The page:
Changes in start times mark new school year

31 Aug

It’s hard to go anywhere these days without hearing moms and kids or moms and moms chatting about the beginning of the new school year. And several of those conversations have involved the schools’ new start times.

If you have kids in the Webster schools, you certainly already know about the new start times. In past years, school start times have been staggered — for example, Plank North and Plank South started about an hour apart. This year for the first time, all the elementary schools in the district will open their doors within minutes of each other, around 9 am.  The secondary schools will start earlier, as usual, but will also all open at about the same time, around 7:30 am. (For details, check the WCSD website.)

I’ve heard the rationale behind this explained a few times, and am still trying to get my head around it. Here’s the official explanation from Carm Gumina, Deputy Superintendent of the Webster Central School District:

The State’s move to a new Common Core Curriculum and new assessments based on this Common Core was certainly a significant driverfor the change.  The opportunity to add 40-60 hours of core instructional time for our 4th and 5th graders in a way that is tax-neutral was just as significant.

How did we “add 40-60 hours of core instructional time?”   Activity period (band/orchestra/chorus/intramurals/art club) has traditionally been during the school day, and when 4th/5th graders would leave their classrooms to attend these activities, the core instructional day would essentially stop for that 45 minute block of time. Now activity period will be before school on Mon, Tues, Thurs, and Fridays (Wednesdays are meeting days for teachers).  Students signed up for their activities last May/June, but will be able to sign up when school starts as well.  Busing will be provided before school as well.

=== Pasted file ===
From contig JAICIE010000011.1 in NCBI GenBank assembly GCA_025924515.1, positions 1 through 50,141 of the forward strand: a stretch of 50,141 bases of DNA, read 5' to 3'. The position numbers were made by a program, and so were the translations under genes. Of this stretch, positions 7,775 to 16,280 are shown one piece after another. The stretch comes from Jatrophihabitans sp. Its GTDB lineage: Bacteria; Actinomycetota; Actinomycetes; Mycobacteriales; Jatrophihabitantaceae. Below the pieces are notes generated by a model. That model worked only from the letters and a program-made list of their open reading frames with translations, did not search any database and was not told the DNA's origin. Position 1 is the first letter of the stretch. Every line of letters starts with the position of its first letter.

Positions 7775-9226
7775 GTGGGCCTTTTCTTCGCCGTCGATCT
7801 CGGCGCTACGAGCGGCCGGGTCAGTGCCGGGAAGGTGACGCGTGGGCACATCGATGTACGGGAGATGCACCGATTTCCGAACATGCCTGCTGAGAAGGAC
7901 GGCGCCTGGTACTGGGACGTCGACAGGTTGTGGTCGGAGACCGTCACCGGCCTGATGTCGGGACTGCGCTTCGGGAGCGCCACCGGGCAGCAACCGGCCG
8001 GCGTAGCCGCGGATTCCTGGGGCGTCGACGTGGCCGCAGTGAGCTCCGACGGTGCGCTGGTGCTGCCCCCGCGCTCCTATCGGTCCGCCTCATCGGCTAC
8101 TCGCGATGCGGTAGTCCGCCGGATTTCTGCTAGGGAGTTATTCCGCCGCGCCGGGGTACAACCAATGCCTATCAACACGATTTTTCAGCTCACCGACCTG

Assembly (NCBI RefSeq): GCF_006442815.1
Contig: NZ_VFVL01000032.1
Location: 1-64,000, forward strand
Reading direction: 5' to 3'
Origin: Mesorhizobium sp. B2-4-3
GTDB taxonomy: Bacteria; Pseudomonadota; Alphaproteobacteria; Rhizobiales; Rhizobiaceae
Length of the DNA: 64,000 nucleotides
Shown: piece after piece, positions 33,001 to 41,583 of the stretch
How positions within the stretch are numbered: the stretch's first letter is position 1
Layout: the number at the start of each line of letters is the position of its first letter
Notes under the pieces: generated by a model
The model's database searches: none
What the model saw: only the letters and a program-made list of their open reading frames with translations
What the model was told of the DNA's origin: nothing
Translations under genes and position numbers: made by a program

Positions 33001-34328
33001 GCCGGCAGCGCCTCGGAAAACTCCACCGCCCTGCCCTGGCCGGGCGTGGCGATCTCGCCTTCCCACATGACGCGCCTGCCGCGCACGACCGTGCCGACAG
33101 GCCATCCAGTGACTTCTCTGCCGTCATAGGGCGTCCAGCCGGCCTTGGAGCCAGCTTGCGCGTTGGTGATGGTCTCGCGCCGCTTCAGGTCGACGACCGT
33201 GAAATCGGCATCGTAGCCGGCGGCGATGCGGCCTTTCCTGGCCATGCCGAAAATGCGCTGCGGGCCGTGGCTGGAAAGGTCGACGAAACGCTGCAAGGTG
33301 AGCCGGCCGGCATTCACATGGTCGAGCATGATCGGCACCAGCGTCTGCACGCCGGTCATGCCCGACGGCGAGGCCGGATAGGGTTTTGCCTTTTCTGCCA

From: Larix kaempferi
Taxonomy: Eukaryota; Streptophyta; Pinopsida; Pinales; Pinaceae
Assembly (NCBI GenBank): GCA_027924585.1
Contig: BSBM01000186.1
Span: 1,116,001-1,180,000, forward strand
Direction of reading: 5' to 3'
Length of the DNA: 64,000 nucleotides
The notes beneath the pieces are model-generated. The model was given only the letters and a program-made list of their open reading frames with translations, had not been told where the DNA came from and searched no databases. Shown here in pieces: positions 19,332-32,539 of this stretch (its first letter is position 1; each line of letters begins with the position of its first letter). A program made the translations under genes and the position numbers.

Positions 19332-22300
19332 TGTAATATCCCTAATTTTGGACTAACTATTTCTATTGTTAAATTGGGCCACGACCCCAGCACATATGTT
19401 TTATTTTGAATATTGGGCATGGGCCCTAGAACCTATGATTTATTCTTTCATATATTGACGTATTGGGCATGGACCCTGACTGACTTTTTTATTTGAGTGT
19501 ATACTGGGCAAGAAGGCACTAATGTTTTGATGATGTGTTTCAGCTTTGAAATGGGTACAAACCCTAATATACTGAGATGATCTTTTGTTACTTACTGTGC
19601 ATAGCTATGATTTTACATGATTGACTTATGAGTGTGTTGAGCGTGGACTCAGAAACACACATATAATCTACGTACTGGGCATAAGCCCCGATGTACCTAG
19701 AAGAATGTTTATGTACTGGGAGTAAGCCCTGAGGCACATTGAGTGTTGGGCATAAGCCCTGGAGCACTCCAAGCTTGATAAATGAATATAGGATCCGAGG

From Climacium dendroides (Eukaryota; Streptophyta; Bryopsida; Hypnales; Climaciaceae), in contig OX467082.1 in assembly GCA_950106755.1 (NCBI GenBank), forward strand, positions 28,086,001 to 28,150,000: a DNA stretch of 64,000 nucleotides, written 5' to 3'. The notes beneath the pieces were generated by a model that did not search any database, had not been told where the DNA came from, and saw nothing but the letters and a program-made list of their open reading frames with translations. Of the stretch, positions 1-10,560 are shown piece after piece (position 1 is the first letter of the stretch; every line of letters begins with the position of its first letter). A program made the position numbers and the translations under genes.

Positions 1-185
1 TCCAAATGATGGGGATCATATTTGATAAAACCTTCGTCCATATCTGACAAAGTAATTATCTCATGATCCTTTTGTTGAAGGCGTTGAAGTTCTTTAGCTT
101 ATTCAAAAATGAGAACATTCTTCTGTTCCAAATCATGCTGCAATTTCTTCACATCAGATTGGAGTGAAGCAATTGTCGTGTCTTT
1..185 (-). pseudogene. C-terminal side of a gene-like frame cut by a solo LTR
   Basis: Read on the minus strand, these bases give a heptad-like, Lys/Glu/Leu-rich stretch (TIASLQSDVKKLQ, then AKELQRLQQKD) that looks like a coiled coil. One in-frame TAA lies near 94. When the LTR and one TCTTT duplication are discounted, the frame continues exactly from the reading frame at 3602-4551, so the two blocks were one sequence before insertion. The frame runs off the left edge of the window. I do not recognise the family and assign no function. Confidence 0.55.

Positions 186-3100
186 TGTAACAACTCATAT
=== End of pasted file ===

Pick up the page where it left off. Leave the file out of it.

I’m told that because the activity period lands before the school day instead of middle of the day, kids will be less hesitant to leave classroom to do an activity. So the change creates opportunities for kids to try more things.

Carm’s detailed explanation doesn’t specifically address why the start times were changed for the secondary schools as well, but I know it is closely tied to the Common Core Curriculum and its recommendations.

These new start times will require some adjustment for parents. Some will appreciate the later start times that several of the elementary schools are implementing. But that will also mean later release times, which could affect after-school activities. For others, their children will have to get used to waking up an hour earlier, an idea which I’m sure does NOT sit well with the kids.  And it will be interesting to see what the traffic is like on Publisher’s Parkway in the morning with both Thomas High School and Willink Middle School starting within 15 minutes of each other.

Several elementary schools are also seeing some shifting in their populations this fall. Specifically, many Klem South Elementary students will be transferring to Schlegel and Dewitt, some Plank North students will go to Plank South, and some State Road students will go to Schlegel Road. The changes will affect somewhere between 115 and 125 students.

Director of Communications Ann Carmody explained that the changes are in response to recent growth in the Webster population, which has been steady in recent years, but favored particular neighborhoods.  Lately that growth has stabilized, so the district figured it would be a good time to reassign some of those neighborhoods and “rebalance” the schools to attain optimal class sizes.

 

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